Israel girds for long conflict

Netanyahu tells citizens that Gaza offensive aims to neutralize infiltration tunnels

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JERUSALEM — Israel will press its air and ground offensive in the Gaza Strip, Prime Minister Benjamin Netanyahu said Monday, preparing his country for a longer and bloodier campaign and dashing hopes that the 3-week-old conflict would end soon.

Rebuffing appeals from President Barack Obama, the United Nations and others for an immediate cease-fire, Mr. Netanyahu said in a televised address, “We will not finish the mission, we will not finish the operation, without neutralizing the tunnels” through which Hamas fighters have sought to infiltrate Israel. The tunnels, he said, “have the sole purpose of destroying our citizens, killing our children.”

Israel’s antagonist, the Islamist militant organization Hamas, which controls the Gaza Strip, continued to unleash deadly mortar and rocket fire, triggering air raid sirens across Israel.

In Gaza City, explosions Monday rocked a neighborhood and left at least 10 people dead, including children playing on a street, as a brief lull on one of Islam’s holiest days gave way to fresh attacks and tragedy. Palestinian health officials said the deaths were among 18 reported in Gaza on Monday, the start of the Muslim Eid al-Fitr holiday capping the end of the fasting month of Ramadan. They said 70 people were injured.

Hamas officials blamed Israeli airstrikes for the blasts at the al-Shati camp, also called Beach Camp. An Israel Defense Forces spokesman denied firing at the neighborhood and attributed the explosions to failed rocket launches from Gaza militants.

Reporters said a shell or rocket also crashed into a medical facility in the Shifa Hospital compound in Gaza City, but that there was no serious damage, and that it was unclear whether there were any deaths or injuries from that strike. Hamas and the Israeli military each denied responsibility for the hit.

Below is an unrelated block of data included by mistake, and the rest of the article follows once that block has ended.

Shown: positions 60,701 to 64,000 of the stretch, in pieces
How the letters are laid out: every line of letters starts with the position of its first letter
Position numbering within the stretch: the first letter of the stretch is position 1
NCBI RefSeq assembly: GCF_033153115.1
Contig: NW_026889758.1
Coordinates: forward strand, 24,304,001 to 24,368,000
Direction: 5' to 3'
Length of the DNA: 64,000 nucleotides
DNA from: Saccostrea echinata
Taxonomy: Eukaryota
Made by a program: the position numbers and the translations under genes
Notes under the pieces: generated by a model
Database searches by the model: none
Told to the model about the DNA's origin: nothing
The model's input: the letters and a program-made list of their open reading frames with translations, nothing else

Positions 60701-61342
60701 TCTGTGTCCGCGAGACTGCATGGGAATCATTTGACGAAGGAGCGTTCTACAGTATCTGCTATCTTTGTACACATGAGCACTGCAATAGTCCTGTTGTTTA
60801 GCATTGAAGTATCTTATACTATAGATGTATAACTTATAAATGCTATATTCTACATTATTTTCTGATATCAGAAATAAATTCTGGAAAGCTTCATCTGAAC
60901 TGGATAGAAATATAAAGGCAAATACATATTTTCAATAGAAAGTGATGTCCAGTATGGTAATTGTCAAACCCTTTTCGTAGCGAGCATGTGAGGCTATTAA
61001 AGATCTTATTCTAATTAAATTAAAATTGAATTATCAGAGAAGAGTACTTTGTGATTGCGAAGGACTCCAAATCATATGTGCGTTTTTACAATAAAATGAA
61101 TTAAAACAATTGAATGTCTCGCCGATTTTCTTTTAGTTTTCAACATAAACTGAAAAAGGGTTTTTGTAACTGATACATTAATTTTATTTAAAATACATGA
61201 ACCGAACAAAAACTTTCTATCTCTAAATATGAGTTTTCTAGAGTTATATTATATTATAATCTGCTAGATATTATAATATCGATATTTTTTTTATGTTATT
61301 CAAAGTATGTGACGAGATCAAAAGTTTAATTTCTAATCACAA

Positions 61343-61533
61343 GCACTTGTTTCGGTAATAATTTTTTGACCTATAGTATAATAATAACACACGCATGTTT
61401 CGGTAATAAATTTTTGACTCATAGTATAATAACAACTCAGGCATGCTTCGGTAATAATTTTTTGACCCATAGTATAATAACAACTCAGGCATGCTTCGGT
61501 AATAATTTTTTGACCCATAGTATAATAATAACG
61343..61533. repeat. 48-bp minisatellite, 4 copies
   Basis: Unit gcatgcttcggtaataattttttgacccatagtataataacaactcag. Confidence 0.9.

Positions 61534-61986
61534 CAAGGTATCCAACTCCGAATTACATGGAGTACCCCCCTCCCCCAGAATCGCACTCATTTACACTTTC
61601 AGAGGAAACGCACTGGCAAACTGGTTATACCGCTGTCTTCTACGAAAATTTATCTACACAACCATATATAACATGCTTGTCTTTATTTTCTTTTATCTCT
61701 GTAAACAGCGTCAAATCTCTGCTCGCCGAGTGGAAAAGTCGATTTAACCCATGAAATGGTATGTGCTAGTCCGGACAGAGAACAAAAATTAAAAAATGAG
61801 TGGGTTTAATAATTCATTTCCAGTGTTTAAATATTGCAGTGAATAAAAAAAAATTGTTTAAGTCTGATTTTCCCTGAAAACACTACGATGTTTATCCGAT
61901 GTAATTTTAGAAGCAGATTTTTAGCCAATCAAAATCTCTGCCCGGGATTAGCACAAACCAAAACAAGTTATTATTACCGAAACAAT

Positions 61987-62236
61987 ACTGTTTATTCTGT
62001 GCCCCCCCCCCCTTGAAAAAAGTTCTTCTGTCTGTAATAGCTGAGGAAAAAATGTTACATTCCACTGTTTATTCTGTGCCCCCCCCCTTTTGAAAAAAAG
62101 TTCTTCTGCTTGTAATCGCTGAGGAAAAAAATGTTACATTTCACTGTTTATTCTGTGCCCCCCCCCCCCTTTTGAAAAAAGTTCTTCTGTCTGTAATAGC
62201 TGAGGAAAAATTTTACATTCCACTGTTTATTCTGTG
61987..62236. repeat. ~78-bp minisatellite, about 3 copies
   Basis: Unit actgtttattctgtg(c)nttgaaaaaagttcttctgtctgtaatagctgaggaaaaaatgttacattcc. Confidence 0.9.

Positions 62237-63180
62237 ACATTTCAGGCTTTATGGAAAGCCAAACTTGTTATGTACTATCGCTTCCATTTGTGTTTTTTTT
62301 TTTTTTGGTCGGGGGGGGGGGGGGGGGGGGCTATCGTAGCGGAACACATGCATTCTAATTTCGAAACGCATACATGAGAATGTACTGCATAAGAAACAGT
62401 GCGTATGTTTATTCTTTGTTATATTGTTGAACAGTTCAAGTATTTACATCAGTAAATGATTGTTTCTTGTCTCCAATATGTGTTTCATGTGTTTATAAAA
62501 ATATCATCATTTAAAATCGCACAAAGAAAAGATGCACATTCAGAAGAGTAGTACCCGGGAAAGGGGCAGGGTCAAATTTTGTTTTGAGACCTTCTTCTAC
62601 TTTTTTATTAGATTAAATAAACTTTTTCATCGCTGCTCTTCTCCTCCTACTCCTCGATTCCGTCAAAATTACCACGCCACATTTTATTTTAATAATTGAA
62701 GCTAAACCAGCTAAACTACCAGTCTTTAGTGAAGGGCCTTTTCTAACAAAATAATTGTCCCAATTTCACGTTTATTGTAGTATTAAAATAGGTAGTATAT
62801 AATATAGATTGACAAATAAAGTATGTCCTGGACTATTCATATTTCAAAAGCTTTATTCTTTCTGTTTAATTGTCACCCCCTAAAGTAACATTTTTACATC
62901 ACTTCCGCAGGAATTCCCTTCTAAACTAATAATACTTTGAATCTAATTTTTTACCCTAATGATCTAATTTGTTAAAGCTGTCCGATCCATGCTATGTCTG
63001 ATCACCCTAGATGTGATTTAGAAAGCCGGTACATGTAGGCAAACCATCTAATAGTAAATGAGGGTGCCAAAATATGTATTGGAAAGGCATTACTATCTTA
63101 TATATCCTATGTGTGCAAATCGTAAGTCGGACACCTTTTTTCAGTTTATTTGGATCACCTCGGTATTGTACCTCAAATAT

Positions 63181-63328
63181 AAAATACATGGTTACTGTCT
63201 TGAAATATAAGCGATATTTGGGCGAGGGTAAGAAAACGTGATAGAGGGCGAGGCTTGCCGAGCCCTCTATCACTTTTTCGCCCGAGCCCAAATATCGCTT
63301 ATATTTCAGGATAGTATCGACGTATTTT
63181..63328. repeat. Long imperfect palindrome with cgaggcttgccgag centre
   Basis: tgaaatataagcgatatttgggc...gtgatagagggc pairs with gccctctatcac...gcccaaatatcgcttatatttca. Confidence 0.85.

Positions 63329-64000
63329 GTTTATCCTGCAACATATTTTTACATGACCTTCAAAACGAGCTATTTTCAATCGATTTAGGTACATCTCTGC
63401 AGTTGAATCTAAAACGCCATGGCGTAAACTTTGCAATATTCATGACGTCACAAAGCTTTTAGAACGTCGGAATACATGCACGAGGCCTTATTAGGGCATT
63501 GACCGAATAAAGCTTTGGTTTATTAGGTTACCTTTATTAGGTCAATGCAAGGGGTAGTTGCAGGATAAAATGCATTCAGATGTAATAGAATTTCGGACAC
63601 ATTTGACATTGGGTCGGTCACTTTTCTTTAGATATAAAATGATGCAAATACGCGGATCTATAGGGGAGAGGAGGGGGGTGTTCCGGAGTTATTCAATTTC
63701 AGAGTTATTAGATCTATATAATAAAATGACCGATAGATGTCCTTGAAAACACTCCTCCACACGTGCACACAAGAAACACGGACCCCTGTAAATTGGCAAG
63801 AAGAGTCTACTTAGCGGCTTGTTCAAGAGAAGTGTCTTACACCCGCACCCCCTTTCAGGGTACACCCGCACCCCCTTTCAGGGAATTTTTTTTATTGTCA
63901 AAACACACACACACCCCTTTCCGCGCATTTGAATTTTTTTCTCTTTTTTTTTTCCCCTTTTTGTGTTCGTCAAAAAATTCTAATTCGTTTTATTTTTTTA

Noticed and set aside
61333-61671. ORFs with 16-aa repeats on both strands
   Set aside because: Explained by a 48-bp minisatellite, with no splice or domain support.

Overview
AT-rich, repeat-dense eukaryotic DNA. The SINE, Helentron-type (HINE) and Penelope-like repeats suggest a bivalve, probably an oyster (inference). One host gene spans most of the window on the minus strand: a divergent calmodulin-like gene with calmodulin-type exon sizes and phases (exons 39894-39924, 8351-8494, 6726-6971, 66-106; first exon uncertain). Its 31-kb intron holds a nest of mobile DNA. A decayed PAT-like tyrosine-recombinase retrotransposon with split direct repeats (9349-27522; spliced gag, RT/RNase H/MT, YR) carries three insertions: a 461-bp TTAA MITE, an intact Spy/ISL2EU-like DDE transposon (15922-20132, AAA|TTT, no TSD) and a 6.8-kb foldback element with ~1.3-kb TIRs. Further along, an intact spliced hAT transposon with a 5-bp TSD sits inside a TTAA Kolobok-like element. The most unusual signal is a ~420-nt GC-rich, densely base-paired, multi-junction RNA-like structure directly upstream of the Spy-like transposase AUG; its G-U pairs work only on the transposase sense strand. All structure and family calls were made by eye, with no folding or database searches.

In a text message to journalists, Hamas spokesman Sami Abu Zuhri called the strike on Beach Camp “a massacre” and vowed that “this crime will not break our will, and the occupation will pay a price.” Later, Hamas militants fired three rockets into southern Israel, as revenge, they said.

Five Israeli soldiers were also killed Monday — four on the Israeli side of the border who were hit by mortar shell fire from Gaza and a fifth who was fighting Gaza militants east of Khan Younis.

The latest bloodshed occurred as international efforts to end the devastating war had been intensifying. Early Monday, the U.N. Security Council called for an “immediate and unconditional humanitarian cease-fire.”

The conflict has killed more than 1,060 people in Gaza, more than 70 percent of them civilians, according to the United Nations. Israel has lost 48 soldiers, the largest toll since its 2006 war with Lebanon. Hamas mortar and rocket attacks from Gaza have slain two Israeli civilians and a Thai worker in Israel.

There were signs of rising hostilities Monday evening. Israeli media reported that militants had sneaked into southern Israel via a tunnel. The reports said there was an exchange of fire, and that five militants were killed.

In an emergency meeting that stretched into early Monday, the U.N. Security Council urged Israel and Hamas to “accept and fully implement the humanitarian cease-fire into the Eid period and beyond,” allowing for delivery of urgently needed assistance to Palestinians, who cannot leave the territory.

U.N. Secretary-General Ban Ki-moon again appealed to Israel and Hamas to end the bloodshed. But Mr. Netanyahu heaped scorn on the U.N. statement, saying it focused on “the needs of a murderous terrorist organization that is attacking Israeli civilians and does not address Israel’s security needs, including the demilitarization of the Gaza Strip.” In a phone conversation, Mr. Netanyahu told Mr. Ban that the United Nations had ignored Hamas attacks on Israeli civilians and the group’s use of civilians as human shields.


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